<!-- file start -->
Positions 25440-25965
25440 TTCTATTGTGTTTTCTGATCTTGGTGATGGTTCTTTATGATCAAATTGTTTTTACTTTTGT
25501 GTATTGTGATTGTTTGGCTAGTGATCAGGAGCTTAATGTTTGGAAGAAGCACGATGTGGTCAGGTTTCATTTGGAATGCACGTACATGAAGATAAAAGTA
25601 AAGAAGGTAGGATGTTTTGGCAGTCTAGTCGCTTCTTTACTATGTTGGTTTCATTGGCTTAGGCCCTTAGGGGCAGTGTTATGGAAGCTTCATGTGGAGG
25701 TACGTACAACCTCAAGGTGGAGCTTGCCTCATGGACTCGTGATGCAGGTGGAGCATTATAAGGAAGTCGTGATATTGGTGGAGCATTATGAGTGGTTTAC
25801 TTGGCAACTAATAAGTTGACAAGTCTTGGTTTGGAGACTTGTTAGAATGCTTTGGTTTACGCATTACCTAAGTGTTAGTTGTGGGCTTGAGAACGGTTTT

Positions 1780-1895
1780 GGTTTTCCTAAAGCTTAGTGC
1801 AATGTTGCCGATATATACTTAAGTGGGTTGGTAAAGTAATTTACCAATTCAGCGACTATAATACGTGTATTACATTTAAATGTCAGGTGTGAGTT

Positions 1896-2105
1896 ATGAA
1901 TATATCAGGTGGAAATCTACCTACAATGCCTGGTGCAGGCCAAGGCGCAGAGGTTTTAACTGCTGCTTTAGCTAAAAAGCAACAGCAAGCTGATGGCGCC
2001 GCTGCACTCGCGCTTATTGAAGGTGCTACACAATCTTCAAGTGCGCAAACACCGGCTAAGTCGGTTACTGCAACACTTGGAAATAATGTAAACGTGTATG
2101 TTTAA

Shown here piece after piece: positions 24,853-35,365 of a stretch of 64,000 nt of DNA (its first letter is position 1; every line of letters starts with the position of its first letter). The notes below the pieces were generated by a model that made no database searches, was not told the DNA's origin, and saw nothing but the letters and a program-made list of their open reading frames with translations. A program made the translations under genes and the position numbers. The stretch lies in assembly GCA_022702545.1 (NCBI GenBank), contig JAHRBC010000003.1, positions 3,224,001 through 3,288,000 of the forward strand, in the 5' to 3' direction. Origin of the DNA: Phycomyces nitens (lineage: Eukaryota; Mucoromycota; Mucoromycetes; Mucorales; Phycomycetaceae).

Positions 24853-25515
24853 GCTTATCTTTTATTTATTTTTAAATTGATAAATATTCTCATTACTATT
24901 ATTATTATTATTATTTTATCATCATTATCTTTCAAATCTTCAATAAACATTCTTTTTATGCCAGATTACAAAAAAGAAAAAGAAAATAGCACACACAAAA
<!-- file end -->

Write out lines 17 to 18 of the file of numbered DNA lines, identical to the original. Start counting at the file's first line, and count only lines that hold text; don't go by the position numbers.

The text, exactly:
24853 GCTTATCTTTTATTTATTTTTAAATTGATAAATATTCTCATTACTATT
24901 ATTATTATTATTATTTTATCATCATTATCTTTCAAATCTTCAATAAACATTCTTTTTATGCCAGATTACAAAAAAGAAAAAGAAAATAGCACACACAAAA